The Black Book of Identity Access Mgmt
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    Entries in security identity access GRC (1)


    To GRC or Not to GRC

    You know what’s really, really? Partnering with a company that sells products that essentially compete with each other. Man, is that fun. You sit in the meeting with two different salespeople, and they’re both talking about how great their stuff is, and one does a thing a certain way, and the other does the same thing in a completely different way, and they’re both saying, “this is the RIGHT way.”

    Yeah, that’s fun. Cuz then the customer looks at you and asks, “Well, which way IS the right way?”

    So do you want the poke in the eye, or the smack in the head?

    So this is a common problem with a GRC tool, versus a roles/analytics tool.

    GRC is something that’s often built into business apps. It determines in real time if a user is allowed to execute a particular action. It could be granular, such as clicking a button. Or a little higher up, like editing versus only viewing. Or higher yet, such as getting into a module at all.

    Because GRC is typically app-specific, it has some limitations:

    • ·         The policies are very particular
    • ·         It’s tied to the version of the app, so upgrades can be a slight chore
    • ·         It’s a silo, meaning not interoperable with other apps
    • ·         It’s somewhat impervious to outside metadata or roles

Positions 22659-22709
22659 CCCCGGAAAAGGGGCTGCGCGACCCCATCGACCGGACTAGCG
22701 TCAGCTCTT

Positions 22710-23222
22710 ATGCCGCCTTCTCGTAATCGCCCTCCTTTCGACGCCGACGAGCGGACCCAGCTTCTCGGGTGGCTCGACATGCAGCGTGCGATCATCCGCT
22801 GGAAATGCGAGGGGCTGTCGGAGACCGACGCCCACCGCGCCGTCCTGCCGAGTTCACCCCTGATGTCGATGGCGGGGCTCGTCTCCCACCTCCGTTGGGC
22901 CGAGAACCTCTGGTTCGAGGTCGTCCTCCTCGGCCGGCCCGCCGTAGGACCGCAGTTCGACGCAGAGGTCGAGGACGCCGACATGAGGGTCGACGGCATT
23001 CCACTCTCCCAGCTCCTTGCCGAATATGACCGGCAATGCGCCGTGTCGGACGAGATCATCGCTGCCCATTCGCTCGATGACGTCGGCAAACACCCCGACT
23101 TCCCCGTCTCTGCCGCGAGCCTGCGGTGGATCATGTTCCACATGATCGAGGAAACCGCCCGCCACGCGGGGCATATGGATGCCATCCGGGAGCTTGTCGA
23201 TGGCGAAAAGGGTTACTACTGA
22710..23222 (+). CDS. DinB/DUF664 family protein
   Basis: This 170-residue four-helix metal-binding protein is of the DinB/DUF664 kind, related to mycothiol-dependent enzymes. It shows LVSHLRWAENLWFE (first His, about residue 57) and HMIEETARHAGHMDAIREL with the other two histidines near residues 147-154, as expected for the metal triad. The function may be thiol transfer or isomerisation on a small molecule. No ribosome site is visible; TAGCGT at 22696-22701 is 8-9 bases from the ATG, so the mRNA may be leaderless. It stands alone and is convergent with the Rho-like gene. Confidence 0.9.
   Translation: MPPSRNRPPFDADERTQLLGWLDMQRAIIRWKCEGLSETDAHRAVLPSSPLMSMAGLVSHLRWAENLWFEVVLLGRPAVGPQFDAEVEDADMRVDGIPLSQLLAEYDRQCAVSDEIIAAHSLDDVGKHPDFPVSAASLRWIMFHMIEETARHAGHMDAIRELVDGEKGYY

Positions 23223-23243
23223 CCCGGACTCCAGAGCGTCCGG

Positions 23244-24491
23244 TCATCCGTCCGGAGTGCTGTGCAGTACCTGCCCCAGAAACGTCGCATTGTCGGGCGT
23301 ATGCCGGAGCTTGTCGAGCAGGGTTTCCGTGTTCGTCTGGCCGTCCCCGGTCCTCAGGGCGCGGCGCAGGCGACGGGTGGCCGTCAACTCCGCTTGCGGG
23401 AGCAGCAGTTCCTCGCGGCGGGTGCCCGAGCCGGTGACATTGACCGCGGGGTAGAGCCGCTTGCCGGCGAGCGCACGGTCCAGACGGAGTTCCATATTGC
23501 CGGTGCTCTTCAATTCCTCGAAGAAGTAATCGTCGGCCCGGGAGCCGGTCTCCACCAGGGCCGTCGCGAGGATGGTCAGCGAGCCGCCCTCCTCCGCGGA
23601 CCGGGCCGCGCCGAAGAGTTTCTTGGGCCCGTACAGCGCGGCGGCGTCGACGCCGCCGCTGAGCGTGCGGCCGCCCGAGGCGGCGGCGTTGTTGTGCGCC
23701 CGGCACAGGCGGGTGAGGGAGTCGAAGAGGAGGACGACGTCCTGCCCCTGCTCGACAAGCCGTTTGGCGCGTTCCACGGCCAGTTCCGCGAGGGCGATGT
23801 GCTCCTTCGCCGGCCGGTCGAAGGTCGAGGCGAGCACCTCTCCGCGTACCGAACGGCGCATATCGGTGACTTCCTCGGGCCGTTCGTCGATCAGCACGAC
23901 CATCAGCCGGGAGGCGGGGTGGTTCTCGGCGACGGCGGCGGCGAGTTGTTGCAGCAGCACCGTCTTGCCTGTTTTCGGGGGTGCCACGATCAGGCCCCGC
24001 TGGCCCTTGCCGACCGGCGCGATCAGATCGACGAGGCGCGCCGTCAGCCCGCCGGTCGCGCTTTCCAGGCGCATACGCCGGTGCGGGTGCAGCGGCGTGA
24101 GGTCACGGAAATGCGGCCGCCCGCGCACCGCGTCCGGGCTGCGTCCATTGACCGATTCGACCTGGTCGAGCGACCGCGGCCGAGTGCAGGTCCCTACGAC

On the other hand, it’s real-time. Can I do this right now? And can I do this inside this app, specifically related to buttons or transactions? It’s very powerful. However, in the past I have described GRC as a beautiful dress that one must be sewn into. It looks gorgeous, just don’t expect to change dresses too often. And by the way, that dress isn’t for every occasion.

    A provisioning system, on the other hand, takes a different approach to the same problem. Can this user do that thing over there? Well, if I provision the user to that task or role, then yes, the user can. If I don’t provision the user to it, then no. But that’s in advance, right? And it may or may not be button-specific, meaning ultra-granular, unless I have access to the application entitlements, or I can provision to an pp-specific role. The enforcement is now the function of the app, and provisioning has simply provided the necessary ammo.

    Provisioning can also tell you (and the end user) up front if they’re going to get it. In other words, should I bother trying to use it? I’ve been told at the time of request or approval that Permission B that I’ve asked for is in conflict with Permission A that I already have. So now I won’t wait for GRC to tell me later that I’m out of luck.

    An extra benefit of the provisioning approach is the ability to perform SoD checks across applications. Because GRC is internal, it can’t do this unless heavily customized. Provisioning is external, and therefore CAN work cross-platform. Analytics can further help you import entitlements, organizational, and people data to help you build those policies across platforms/applications.

    So if you need the real-time SoD checks, at the moment of attempted use, then yes, it’s GRC. Otherwise, consider the approach that tells you in advance whether or not somebody can even have the thing before they find out they can’t use it. It’s almost like calling the restaurant ahead of time to find out if they’re crowded, and saving yourself the ride if they are.